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Photo#301578
Mystery beetle - Anorus piceus

Mystery beetle - Anorus piceus
Anza-Borrego Desert State Park, San Diego County, California, USA
May 4, 2009
Size: Bl about 10 mm
This beetle was found dead on Buckhorn cactus in south Culp Valley. We tried to keep the specimen but it was too fragile. It may be that the tarsal formula is 5-5-4. The closest I could come was an Oedemeridae, but the pronotum seems wrong.

Images of this individual: tag all
Mystery beetle - Anorus piceus Mystery beetle - Anorus piceus

Moved
Moved from Cebrioninae.

nice! we'll move it deeper -- in due time
:-]

 
Anorus probably piceus
It has been so identified by Michael Caterino and as Anorus near piceus by Albert Allen, in the closely related family Dascillidae. Allen also adds to check out termite colonies in wood and decaying logs and other such sites and you might find a flightless female.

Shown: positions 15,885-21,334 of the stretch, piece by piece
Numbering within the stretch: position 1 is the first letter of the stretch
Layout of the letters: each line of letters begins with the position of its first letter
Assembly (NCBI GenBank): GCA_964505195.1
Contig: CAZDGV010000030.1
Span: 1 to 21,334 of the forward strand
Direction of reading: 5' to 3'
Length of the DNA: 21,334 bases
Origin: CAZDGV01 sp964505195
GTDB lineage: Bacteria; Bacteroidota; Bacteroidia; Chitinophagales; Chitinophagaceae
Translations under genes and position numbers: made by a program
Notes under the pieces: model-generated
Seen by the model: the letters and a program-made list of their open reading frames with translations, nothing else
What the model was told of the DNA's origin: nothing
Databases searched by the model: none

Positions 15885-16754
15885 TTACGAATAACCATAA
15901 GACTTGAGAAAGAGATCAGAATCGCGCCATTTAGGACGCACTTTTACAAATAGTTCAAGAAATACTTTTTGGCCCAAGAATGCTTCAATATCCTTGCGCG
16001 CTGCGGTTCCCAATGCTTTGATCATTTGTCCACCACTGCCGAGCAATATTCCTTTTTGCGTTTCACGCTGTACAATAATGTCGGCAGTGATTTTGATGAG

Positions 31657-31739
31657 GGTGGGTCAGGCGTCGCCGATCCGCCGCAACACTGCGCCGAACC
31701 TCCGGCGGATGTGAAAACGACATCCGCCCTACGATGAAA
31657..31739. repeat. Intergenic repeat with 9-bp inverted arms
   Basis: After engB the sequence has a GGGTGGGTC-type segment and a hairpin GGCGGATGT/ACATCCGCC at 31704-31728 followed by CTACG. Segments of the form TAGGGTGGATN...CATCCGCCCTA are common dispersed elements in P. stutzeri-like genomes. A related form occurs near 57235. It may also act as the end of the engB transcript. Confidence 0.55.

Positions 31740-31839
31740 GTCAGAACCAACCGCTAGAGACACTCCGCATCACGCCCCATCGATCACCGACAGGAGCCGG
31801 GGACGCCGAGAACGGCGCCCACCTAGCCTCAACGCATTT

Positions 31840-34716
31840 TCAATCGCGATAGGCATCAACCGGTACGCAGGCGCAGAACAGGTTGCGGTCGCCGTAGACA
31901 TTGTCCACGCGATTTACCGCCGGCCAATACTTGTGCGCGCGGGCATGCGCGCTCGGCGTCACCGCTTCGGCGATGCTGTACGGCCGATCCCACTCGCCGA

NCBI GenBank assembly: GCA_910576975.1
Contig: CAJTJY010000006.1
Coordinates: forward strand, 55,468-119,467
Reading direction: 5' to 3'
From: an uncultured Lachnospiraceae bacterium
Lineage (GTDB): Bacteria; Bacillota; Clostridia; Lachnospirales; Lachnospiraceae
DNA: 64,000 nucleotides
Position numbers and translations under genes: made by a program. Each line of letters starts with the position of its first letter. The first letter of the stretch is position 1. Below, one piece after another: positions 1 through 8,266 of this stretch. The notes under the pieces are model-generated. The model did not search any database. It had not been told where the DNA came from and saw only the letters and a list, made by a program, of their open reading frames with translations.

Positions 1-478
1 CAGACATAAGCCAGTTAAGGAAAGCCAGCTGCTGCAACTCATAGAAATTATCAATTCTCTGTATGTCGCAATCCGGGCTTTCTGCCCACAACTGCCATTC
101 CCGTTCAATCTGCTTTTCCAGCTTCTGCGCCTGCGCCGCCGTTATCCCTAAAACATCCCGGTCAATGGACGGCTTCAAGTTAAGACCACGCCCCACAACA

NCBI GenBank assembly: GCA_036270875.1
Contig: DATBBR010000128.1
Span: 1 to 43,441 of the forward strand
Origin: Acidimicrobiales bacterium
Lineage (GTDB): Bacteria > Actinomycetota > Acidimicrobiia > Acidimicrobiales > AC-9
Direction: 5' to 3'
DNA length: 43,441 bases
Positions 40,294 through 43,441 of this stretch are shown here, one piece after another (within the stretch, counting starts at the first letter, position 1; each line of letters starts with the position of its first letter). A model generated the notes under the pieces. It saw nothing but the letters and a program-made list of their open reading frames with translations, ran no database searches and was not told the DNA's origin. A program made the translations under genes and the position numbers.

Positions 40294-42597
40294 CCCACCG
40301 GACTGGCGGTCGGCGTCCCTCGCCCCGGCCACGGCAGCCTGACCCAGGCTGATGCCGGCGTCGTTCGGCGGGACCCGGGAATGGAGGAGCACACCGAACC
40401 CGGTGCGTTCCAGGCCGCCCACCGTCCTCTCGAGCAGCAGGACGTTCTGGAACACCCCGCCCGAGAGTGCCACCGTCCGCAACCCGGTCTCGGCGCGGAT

Genus Aplastus?
What do you think of genus Aplastus? In Arnett's 2002 American Beetles, he lists only five genera in subfamily Cebrioninae. Three don't occur in California (and I checked the body build of each, which was not like ours). Of the two remaining genera, the key indicates that one genus, Euthysanius,has antennae pectinate in males, strongly serrate to subpectinate in females. The other genus, Aplastus has the antennae narrowly to strongly serrate in both sexes. The antennae on the above photo are definitely narrowly and weakly serrate.

 
A click beetle!
This is the first in this family that we have found in Anza-Borrego, although they are fairly common where we live in Colorado. I'll look into this subfamily Cebrioninae. Thanks so much, v belov, for a beetle we've puzzled over.

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